That is not a lot of time for cycling out of exhaust gasses from the barrel before breaking open the breech into the interior of the turret chamber, unless the turret chamber has positive ventilation. But it would take an uncomfortable level of interior positive pressure to do that, so maybe the entire internal recoil-reload mechanism is enclosed in a thin metal pressure clamshell casing, not a bad idea anyways to keep crew from getting tangled up in it. With a taller clamshell casing, the barrel could be at any angle inside the clamshell and still do all that.

Thus if the bustle is hit, the internal bustle roller prevents penetration into the ram, keeping the turret safe. This is speculation of course.

With all that, there might not be much room for climbing back and forth from side to side inside the turret.

Jamming. Hmm. Increased crew endurance, flexiblity and utility and so on. Yes, there is that. You can't just give it a kick or a whack with a handy weskett wrench, can you?

And now, I will check out the Swedish Stridsvagn 103.

Thank you gentlemen and God bless.
March 3rd, 2004  
Autoloader =

1. Notoriously Unreliable.
2. More tech, more stuff to break, more parts to order, more administrative tail.
3. Dangerous. (T72 used to load the gunner's arm into the breech).
4. If it breaks, tank can't shoot, making it combat ineffective.

Manual Loader=

1. Extra set of eyes to help pull 360 degree security.
2. Extra set of ears for radio watch.
3. Extra body for deatils.
4. Extra set of hands to help perform maintainance.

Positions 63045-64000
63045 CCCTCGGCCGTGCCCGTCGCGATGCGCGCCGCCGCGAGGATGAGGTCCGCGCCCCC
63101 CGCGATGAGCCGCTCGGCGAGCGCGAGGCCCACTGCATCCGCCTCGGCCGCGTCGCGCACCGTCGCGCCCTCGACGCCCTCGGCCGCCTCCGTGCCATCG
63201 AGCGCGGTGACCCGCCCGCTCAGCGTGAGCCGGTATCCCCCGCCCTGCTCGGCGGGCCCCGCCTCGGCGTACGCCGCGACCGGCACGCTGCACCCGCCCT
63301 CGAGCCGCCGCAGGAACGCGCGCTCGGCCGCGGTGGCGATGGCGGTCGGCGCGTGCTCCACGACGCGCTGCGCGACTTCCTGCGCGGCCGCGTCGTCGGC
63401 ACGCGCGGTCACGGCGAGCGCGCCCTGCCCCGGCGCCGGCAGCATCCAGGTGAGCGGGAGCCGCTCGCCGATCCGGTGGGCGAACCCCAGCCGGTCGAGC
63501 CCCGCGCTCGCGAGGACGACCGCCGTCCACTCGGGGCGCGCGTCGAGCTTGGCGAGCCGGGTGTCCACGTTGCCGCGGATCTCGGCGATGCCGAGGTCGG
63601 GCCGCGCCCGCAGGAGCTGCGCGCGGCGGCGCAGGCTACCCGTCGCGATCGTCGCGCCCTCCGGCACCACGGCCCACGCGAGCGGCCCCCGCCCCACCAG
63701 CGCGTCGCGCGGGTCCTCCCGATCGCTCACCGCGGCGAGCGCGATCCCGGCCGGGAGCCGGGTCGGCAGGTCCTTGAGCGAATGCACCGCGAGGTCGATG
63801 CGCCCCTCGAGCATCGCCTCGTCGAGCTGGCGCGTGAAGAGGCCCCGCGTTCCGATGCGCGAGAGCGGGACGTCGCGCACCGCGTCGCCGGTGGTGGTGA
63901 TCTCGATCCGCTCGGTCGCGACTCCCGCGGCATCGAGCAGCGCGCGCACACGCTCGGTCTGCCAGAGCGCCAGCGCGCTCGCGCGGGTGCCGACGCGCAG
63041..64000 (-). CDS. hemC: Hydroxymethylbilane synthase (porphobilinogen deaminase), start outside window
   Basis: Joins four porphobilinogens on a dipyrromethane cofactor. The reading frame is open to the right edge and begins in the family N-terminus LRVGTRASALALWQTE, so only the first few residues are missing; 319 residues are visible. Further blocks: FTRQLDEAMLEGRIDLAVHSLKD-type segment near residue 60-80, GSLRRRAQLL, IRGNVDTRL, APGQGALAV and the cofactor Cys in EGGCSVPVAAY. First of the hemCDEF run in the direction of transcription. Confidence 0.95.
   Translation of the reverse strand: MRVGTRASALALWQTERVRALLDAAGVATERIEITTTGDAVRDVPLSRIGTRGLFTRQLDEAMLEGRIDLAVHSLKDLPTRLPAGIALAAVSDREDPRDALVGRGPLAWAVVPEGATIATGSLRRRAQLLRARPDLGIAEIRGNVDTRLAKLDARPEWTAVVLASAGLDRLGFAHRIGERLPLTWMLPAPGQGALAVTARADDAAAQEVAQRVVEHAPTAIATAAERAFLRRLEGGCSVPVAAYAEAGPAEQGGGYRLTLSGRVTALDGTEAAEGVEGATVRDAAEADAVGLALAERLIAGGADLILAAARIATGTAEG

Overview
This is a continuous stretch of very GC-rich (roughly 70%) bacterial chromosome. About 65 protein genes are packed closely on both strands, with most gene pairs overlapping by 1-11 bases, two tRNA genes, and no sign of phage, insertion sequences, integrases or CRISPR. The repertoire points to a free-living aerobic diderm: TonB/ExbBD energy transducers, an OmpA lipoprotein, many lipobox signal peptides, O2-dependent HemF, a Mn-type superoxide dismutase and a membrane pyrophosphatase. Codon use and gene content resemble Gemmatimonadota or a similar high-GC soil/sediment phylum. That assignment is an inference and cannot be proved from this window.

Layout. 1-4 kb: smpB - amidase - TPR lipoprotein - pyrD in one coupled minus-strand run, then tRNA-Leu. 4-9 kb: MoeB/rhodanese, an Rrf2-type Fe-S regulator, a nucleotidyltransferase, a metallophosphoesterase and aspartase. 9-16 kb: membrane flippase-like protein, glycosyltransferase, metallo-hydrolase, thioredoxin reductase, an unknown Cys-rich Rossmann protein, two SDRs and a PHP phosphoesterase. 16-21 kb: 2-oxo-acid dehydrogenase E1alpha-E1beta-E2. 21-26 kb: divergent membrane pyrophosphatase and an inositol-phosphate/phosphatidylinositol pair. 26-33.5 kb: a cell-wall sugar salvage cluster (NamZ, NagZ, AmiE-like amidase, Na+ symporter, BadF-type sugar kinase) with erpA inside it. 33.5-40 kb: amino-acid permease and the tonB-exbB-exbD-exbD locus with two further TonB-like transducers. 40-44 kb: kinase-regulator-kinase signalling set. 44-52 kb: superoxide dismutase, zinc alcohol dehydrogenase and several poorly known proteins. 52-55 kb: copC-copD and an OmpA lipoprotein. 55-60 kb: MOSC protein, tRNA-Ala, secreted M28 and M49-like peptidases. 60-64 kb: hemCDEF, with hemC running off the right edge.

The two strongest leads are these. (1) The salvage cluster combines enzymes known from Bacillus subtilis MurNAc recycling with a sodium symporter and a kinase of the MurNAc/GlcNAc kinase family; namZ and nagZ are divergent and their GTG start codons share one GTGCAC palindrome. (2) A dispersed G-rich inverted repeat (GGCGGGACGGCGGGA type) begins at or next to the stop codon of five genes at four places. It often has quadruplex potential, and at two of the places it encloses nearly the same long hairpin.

5. If loader gets killed or injured, gunner can move to loaders position and load, and tank commander can still engage and fight the tank.
6. On M1 series tank, loader can troubleshoot radios and get you back on the net when your equipment breaks.

At 15 rounds a minute, S Tank (Swedish Stridsvagn 103) loads a round every 4 seconds. American loaders that can't load at 4 seconds usually get fired. Also, when was the last time the Swedish S Tank saw combat? I don't put any faith in non-battle proven weapons systems. (see LeClerc, Leo 2A4/A5/A6, etc, etc...)

Manual Loader wins.
March 4th, 2004  
John Arthur

Topic: manual reloading

I get the impression from reading an explanation somewhere, that when the gun fires it recoils backwards and at the end of the stroke, it locks the breech open ready for the next round. The loader stands right behind it, ready to heave in the next round, which slides into the breech under its own momentum and makes the breech close and lock itself shut automatically, at which point the gun returns to a forward position, ready to fire the next round. Did I get it right?

Or does the loader stand to one side of the breech? Is there a grab bar for him to hang onto to stay out of the way of the breech?

I'm also interested in what color the interior and the shells are, and how big the compartment is; like, six feet high by six feet diameter?

This is really getting interesting, and I can see you're right about manual reloading being superior, so long as the loader has a good lower back, seeing the shells weigh about 45 pounds each.
March 5th, 2004  
Go to your recruiter. Tell him you want to be a 19K.

All your questions will be answered.
March 5th, 2004  

Topic: Yes

Common, as we all know, all of these autoloaders are unrelaible. Otherwise they would be on the M1A2, the Challenger II, the Leopard 2A6 or at least the Merkava Mk IV(i mean, if anybody needs to save on personnel....its us....). The autoloader is nothing but trouble.
March 5th, 2004  
I agree. The Autoloader concept will be debated until the cows come home, But I am pretty sure the US/NATO will never adopt one. It's too much trouble and too unreliable for any prolonged us.